All that video stuff and government too

Are people really consuming more online video? Over the past two years we've been building up the video content on the BCS website, and the answer seems to be: yes and no. A very balanced answer.

Some of our videos are very popular, easily outstripping article views, but others get about the same number of views as the average blog post. And this is a very average blog post.

Of course the million dollar question is what is the formula for determining what will be a successful online video? Here at BCS we need to answer that question without resorting to publishing someone's lame Yoda impressions or cute things that a cat has recently done.

When I look at the stats on our reporting software I find some trends emerging: name interviews are very popular (and we enjoyed going to Boston to interview Sir Tim Berners-Lee) and people like to learn about Green issues. But then some odd tings happen too - we did a video debate recently about programme management and it was really widely watched.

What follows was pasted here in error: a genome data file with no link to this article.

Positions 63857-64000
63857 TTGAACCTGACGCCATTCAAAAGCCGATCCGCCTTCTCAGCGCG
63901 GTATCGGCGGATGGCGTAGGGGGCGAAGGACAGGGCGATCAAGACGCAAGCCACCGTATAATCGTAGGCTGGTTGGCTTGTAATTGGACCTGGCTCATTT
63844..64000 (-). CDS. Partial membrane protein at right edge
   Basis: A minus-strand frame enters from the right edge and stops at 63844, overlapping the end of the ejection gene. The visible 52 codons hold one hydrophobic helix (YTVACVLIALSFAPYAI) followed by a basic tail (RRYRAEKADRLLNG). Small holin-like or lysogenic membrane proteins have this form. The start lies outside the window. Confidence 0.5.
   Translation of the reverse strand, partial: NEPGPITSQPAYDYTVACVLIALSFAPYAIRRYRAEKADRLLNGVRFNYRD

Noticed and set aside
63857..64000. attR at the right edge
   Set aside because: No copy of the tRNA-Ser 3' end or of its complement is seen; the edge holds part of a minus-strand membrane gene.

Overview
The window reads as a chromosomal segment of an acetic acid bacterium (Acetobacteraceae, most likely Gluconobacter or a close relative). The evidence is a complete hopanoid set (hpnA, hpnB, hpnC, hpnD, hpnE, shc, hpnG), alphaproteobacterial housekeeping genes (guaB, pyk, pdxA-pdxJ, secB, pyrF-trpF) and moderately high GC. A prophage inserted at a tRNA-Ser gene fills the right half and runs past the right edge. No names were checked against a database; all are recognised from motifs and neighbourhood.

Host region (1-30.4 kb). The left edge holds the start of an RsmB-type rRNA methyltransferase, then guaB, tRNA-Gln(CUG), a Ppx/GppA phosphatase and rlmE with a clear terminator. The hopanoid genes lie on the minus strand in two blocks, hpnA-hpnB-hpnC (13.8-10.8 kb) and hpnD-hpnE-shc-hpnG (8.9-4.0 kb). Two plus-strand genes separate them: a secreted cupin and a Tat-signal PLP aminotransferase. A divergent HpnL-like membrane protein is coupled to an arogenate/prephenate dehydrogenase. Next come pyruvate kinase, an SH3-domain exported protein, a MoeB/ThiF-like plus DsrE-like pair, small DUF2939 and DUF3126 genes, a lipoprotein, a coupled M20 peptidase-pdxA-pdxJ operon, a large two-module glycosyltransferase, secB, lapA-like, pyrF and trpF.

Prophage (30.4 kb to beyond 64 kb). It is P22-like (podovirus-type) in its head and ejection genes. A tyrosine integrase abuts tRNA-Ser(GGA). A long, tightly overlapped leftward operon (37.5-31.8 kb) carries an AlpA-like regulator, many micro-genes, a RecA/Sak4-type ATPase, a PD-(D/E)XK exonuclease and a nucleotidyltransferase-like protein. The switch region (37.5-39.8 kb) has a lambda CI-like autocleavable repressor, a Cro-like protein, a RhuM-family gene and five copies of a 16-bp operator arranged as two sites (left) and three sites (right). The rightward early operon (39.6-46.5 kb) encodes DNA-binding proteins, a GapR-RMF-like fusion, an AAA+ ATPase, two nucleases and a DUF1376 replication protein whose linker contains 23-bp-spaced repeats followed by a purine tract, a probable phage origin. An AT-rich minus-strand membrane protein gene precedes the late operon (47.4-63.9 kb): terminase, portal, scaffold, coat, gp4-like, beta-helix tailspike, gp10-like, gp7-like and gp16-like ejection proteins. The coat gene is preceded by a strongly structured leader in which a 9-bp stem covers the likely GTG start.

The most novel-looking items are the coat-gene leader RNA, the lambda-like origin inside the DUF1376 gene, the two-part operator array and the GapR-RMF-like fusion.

As you can no doubt imagine we journos enjoy some subjects more than others, but in our intrepid quest to cover the best of IT we need to go beyond our narrow self-interest. So it was with programme management. I wasn't really looking forward to the debate, and I really wondered if it would be viewed much. As it transpired, not only did I learn a lot of things myself (it is necessary to do some research first...), but the debate was incredibly popular.

Government

Of course, it helps when people say interesting things. When we interviewed Wikipedia's Jimmy Wales he talked about the use of the internet by government, and some persistent misunderstandings:

'It's definitely the future of political campaigning. One of the things that I think we should keep in mind is that the government produces vast amounts of information for its own consumption and we should really be insisting that if you are producing information, put it online, make it accessible and make it really open. You know, sometimes I talk to people in the government and they say "well we want to make this database available, but we realised it was going to be a $12m dollar project to build a gorgeous, beautiful website that the public can come and browse and so on..."